If their car is suitable, they carry enough water, let people know where they are going and when they will arrive they should be safer than flying to Disneyland........probably learn more and have more fun too.

Each to their own I suppose.....Id be more afraid of being let alone in Disneyland than the desert. LOL
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Follow Up By: Member - 8111COLIN - Thursday, Aug 20, 2015 at 21:00

Thursday, Aug 20, 2015 at 21:00
I agree with being carful and preparing for your trip and following your deams however you can fill the car with as much water as you like , take all the food that will fit , take your two spare wheels , tools , spare parts that you need to do that road , but that won't prepare a baby once you have stopped for the night and the temp is still 30 plus at 10.00pm after a possibly 40- 50deg c day .

I am one for going to see for myself rather than listen to people that sometimes have an opinion that a road is too rough or too wet or whatever the case may be , we are talking about a possibility of extreme heat and a very young baby , I have travelled that road a few times at different times of the year , I also have taken my kids at the age where there is less chance of suffering from the heat .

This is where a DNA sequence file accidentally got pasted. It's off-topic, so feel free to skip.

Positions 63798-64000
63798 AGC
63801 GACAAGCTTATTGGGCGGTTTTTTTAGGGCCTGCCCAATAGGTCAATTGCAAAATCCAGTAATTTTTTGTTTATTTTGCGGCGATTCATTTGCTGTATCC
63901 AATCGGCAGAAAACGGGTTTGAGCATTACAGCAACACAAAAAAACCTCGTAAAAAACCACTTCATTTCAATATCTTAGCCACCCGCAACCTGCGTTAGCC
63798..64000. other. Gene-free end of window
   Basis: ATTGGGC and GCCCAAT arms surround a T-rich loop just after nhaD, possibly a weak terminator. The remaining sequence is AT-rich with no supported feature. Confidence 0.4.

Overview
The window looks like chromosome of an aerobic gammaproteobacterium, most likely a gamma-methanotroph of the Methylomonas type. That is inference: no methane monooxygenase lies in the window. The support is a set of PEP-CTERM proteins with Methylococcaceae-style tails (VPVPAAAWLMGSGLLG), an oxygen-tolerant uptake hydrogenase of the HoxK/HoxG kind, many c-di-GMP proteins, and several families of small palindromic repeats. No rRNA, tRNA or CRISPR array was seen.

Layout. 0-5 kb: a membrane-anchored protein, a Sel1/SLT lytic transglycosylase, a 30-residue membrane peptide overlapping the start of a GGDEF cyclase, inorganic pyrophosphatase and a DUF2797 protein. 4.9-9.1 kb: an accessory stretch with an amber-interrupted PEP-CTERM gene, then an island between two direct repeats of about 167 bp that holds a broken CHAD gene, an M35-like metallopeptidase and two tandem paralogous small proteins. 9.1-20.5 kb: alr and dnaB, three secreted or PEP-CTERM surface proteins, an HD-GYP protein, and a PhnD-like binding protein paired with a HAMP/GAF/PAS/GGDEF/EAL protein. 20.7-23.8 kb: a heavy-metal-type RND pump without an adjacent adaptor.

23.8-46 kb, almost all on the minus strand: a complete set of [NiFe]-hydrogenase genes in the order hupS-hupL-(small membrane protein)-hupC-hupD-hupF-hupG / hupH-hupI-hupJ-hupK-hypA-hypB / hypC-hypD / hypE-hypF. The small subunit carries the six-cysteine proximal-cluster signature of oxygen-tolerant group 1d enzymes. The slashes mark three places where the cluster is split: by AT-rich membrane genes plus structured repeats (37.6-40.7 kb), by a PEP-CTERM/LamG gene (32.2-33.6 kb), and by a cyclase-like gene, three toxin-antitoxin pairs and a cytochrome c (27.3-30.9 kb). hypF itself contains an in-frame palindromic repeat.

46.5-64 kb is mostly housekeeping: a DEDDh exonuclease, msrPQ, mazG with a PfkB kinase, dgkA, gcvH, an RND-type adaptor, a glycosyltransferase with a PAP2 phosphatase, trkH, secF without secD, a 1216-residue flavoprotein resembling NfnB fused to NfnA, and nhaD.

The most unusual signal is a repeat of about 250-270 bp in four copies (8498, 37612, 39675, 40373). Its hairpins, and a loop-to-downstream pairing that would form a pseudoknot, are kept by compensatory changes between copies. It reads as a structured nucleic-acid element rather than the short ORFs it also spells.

Going to Uluru is ok , it's a built up area with places to retreat from the heat .
The great central road is totally different .
Go when you can enjoy it more .

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Follow Up By: Trevor&Verna - Thursday, Aug 20, 2015 at 23:36

Thursday, Aug 20, 2015 at 23:36
And not to over-cook this discussion(sorry about the pun)
Highest temp at Giles this year = 43.5° in March